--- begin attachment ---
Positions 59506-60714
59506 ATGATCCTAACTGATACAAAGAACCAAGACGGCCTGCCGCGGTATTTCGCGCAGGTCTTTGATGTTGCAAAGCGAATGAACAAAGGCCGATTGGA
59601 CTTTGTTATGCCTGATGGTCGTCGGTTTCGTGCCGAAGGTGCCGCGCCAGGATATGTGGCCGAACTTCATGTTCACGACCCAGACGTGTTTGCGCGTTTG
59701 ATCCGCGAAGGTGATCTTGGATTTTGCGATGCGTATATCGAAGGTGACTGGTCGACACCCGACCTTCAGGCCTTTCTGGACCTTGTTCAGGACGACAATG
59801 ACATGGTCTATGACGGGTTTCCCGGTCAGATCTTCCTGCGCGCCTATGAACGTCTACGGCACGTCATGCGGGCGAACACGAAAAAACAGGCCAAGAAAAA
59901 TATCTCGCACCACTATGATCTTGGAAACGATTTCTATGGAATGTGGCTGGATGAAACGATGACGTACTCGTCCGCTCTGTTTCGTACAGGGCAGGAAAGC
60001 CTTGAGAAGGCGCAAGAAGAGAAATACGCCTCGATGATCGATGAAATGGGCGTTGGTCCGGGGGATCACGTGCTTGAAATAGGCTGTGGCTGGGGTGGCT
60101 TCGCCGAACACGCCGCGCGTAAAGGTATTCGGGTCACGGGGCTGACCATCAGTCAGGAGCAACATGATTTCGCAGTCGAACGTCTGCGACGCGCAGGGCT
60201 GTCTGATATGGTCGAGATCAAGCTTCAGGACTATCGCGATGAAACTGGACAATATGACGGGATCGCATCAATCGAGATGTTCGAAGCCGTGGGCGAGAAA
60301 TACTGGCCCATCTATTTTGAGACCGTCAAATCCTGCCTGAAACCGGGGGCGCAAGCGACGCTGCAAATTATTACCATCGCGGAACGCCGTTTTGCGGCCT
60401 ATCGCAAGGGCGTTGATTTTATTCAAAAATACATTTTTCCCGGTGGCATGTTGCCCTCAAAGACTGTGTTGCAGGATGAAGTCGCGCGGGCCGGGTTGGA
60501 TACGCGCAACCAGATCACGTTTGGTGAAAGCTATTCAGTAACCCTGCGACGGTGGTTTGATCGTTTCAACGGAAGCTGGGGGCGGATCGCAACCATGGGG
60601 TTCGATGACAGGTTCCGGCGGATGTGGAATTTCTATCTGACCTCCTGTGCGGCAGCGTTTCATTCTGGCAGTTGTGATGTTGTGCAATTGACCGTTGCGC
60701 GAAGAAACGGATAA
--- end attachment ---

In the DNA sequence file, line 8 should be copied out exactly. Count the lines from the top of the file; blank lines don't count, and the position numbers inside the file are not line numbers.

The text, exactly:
60101 TCGCCGAACACGCCGCGCGTAAAGGTATTCGGGTCACGGGGCTGACCATCAGTCAGGAGCAACATGATTTCGCAGTCGAACGTCTGCGACGCGCAGGGCT